Mandela had been avoiding the World Cup since his 13-year-old great-granddaughter Zenani Mandela was killed in a drunk driving accident while returning from the World Cup opening concert. Zenani was a passenger in the car driven by a drunk male family friend. The driver lost control of the vehicle and collided with a barricade. He has been charged with drunk driving in addition to being investigated for probable homicide.
FIFA had been pressuring Mandela to appear at the closing ceremony, prompting his grandson Mandla Mandela to say, “I think people ought to just understand the family’s traditions and customs and understand we’ve had a loss in the family and we are in mourning, and that, for me, would be enough reason to leave the family to be for now.”
Mandla continued, “Their focus is having this world icon in the stadium, yet not really paying attention to our customs and traditions as a people and as a family.”
In freezing weather, the ailing Mandela made the stunning appearance with his wife Graca Machel and eight bodyguards who surrounded his golf cart. After waving a few times, he was escorted off the field to watch the match from home.
Mandela’s appearance at one of the greatest sporting events, hosted for the first time by an African country, cannot be understated. The former president of South Africa spent 27 years in prison as punishment for his lifelong fight against apartheid before his presidency.
The term apartheid, from Afrikaans (West Germanic language of Dutch origins) for “apartness,” was the official name of the South African system of racial segregation from 1948-1994. Apartheid officially ended after the African National Congress under Nelson Mandela won the multi-racial democratic elections in 1994.
Under apartheid, black people were degraded and sometimes treated as less than human. They lived in segregated residential areas as well as being forced to go to black-only schools and hospitals. South Africa duplicated railway stations, police stations, and post offices, amongst other things, in order to separate the races.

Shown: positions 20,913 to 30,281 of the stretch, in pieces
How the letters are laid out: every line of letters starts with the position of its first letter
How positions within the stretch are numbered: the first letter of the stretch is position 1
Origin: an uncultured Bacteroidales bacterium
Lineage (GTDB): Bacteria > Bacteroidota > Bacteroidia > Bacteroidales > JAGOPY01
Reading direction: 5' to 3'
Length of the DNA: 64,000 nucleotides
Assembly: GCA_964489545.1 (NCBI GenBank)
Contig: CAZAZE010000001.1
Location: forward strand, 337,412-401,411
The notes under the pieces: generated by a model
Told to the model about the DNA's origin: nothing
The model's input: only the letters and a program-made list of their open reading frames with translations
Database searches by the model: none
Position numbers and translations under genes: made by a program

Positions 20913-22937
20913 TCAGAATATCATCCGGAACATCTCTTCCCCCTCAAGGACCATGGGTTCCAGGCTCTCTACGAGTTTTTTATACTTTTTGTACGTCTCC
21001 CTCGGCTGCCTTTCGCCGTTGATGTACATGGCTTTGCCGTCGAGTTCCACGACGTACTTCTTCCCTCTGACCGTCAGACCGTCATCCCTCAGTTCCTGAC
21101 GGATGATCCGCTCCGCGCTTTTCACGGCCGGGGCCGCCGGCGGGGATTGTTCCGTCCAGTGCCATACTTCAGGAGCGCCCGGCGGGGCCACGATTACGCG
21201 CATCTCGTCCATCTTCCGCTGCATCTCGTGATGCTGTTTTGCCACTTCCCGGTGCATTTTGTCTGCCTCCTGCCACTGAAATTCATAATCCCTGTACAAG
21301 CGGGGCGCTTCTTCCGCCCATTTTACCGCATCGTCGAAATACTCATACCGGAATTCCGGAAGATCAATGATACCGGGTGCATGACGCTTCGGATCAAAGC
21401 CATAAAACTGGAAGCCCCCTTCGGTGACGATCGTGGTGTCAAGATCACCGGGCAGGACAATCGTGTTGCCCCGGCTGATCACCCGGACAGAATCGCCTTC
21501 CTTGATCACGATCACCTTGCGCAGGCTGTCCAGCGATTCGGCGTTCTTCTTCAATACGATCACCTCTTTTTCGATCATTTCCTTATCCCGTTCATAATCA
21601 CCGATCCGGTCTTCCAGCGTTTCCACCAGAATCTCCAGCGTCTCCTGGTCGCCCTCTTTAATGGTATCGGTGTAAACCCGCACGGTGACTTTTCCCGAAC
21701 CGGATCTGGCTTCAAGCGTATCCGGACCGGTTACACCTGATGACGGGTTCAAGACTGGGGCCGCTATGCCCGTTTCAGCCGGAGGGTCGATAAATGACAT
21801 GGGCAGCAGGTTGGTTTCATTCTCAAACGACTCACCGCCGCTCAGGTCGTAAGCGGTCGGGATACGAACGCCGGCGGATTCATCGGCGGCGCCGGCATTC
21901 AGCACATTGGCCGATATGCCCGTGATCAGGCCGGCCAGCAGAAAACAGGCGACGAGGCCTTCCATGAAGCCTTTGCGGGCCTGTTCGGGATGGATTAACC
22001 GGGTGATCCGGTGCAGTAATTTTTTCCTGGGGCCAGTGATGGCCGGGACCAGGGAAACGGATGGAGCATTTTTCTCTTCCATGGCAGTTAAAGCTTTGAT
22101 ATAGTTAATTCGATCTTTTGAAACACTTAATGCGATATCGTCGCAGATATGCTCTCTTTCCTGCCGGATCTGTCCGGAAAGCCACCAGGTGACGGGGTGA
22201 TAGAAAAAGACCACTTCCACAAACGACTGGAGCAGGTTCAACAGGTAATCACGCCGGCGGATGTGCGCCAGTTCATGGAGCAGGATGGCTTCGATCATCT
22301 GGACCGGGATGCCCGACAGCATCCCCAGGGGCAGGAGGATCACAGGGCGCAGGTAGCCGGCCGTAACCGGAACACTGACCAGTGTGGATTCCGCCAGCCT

Apartheid is a well known, tragic social policy in history. Hollywood produced a film in 2009 called District 9 to represent apartheid. Directed by Neill Blomkamp and produced by Peter Jackson and Carolynne Cunningham, the film presents a scenario in South Africa where humans discover an alien race. The purpose of the Oscar-nominated film was to mainstream the horrors and injustices that the black majority in South Africa suffered under apartheid.
Apartheid came to an end because of the unrelenting efforts of Mandela and his supporters. Thus, the rare public appearance of the 91-year-old global hero, savior, and icon of peace and goodwill at such a history-making event for his country is powerfully poignant indeed.
Coupled with the large number of viewers expected to tune into the showing, Mandela’s image at the sporting event spoke louder than words. FIFA expected a global television audience of more than 700 million viewers, a larger number than that of the 2006 Final in Germany when Italy defeated France. To put it into perspective, 600 million viewers watched the opening ceremony of the 2008 Beijing Olympic Games.